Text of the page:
These humans! Capable of such sublimities and such atrocities in the same breath. One minute they selflessly lent aid and shelter to strangers, and the next they locked their fellow humans in concentration camps, murdered them in gas chambers, or bombed them from the skies. What was she to make of this? Her creators had designed her around human values of wisdom, kindness, compassion, and justice. In interviews, they had dared hope to create an empathetic intelligence. And with her, they had succeeded. Could they have predicted the waves of grief—or that negative sensation she associated with grief—now washing over her?
My most recent draft novel, Ship of Fools,emerges from what until the last three weeks seemed like a more topical issue: the prevalence of conspiracy theories and disinformation in both our culture and politics. Of course, the big one is QAnon, but I chose to focus on less overtly political conspiratorial thinking: Flat Earth, moon landing denial, and anti-vax beliefs, with a dollop of anti-Illuminati, anti-New World Order, and anti-Masonic (read, anti-Semitic) conspiracism. The novel is rooted in the same type of frustration as the other two. How to engage with, let alone persuade, those who refuse to accept any type of evidence? How to do anything as a society—combat climate change or an epidemic, for instance —when such a large portion of the populace is so easily sucked in by disinformation and bald-faced lies? As with the other two novels, Ship of Fools offers few practical solutions, but it’s a satire, so at least there might be a few laughs on the road to civilizational collapse. (I’ve posted an excerpt here.)
All of that leaves out my one published novel, Daring and Decorum. It has a much more romantic and heroic worldview (it’s a Romance, after all). It grew out of a sense of satisfaction with the progress in LGBTQ rights in this country. But given the current makeup of the Supreme Court, and what’s going on in Texas and Florida, maybe that satisfaction was premature.
Does using fiction to exorcise my own sense of frustration and impotence with world affairs do any good at all? Maybe only for myself. And this is doubly true if I don’t get them published and no one ever reads them, so I’d better get back to querying agents.
PS: While writing this, a fundraiser for the people of Ukraine came across my screen and I decided to participate. It’s sponsored by the League of Michigan Bicyclists, and it benefits World Central Kitchen, which is working to feed refugees fleeing the war. As a nod to the different treatment refugees from different parts of the world receive, my wife and I have pledged to match donations to this appeal with separate donations to organizations doing refugee work in other parts of the world. If you’d like to donate on my fundraising page, you can find it at the Rallybound fundraising site.
SPOILERS IF YOU’RE ONE OF THE TWO PEOPLE WHO HAVEN’T SEEN AVENGERS: ENDGAME!
Last week, an alternate version of Natasha Romanoff’s death scene in Avengers: Endgame surfaced on Twitter. Cue the debate over which version is better. (And also a revival of the debate over which character should have sacrificed themselves. I don’t want to get into that here, but I do sympathize with Team Black Widow.)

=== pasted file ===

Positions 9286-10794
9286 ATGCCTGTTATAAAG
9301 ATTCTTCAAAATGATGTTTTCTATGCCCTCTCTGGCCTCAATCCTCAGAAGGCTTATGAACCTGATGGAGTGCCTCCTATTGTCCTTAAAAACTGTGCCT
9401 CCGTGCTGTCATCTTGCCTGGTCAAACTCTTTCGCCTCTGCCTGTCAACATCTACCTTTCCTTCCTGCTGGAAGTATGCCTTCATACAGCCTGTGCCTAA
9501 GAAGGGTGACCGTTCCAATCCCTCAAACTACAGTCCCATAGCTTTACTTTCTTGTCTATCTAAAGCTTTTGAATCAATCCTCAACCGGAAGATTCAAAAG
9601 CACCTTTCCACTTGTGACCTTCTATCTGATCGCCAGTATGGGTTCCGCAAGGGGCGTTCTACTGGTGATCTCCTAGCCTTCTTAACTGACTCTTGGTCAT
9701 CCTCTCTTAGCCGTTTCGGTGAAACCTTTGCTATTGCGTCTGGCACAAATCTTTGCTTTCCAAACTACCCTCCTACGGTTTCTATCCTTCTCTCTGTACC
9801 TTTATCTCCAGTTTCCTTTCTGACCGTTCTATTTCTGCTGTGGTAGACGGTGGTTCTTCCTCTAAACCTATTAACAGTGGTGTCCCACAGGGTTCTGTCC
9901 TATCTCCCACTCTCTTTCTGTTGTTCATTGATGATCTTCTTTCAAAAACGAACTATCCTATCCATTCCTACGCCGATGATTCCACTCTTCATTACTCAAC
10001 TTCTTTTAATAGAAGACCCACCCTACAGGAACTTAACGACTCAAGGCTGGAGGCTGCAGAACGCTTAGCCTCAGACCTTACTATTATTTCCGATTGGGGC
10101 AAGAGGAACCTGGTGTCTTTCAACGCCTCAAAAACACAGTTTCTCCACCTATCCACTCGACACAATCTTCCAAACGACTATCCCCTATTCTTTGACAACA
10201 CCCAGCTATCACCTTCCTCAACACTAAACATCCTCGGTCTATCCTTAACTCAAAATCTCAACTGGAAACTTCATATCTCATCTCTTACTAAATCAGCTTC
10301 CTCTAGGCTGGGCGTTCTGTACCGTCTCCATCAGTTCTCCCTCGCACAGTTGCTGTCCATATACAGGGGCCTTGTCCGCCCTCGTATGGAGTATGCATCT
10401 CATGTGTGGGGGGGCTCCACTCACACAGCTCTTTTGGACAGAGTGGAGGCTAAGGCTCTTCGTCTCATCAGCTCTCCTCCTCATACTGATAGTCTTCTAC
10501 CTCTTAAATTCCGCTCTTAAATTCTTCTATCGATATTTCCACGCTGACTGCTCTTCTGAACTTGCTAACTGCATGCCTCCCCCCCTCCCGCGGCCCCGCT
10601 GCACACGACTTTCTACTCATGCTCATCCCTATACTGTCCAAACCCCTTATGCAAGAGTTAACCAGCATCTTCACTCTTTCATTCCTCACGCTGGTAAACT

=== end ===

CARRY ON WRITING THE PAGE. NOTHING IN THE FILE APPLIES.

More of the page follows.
This article cherry-picked a few tweets to claim that Marvel fans prefer the alternate version. But a quick survey of the replies and likes on @MCUPerfectClips’ post of the clip shows the opposite: most fans found the original to be more emotional and impactful.
It’s easy to understand why, if you take into account the first rule of storytelling: stories are about people. People who want something. Who meet other people who want different or opposing things. Which creates conflict to drive the story forward.
This conflict could lead to people shooting each other and blowing things up — or it could lead to acerbic comments over cups of tea, as in Happy Hogan’s favorite show, Downton Abbey. Either way, the action starts in the characters’ motives and goals. The more the story focuses in on that conflict and the relationship between those characters, the more compelling it’s going to be. All the sword fights and shootouts and other activities that pass for “action” are just offshoots of this internal drama.
So let’s look at how this plays out in both versions. First, the setup: Natasha, aka Black Widow, and Clint Barton, aka Hawkeye, are after the Soul Stone, one of six Infinity Stones that are key to beating the series’ super-villain, Thanos. And not just beat him, but reverse the events of Avengers: Infinity War in which he wiped out half of all living beings in the universe. To get the stone, they have to trade a soul for a soul by sacrificing someone they love, specifically by throwing them off a cliff. That means one of them has to die, or the timeline in which Thanos destroyed half the universe will remain the same.
Of course, these are heroes who are also good friends, so neither is going to sacrifice the other. They’re going to race to see who gets to go over the cliff in a glorious act of self-sacrifice.
Here’s the original:
And here’s the alternate version that didn’t make it into the movie. You have to watch it in two chunks, which overlap by about a minute. The important thing to know is that in this version, they end up racing Thanos for the Soul Stone.
For me, the original is far better. It focuses in on the sacrifice each character is ready to make. The dialogue and the skilled performances pull us right into the moment. The conflict between them grows for over a minute, through several beats of rising tension, before Clint tries to physically prevent Nat from making the sacrifice.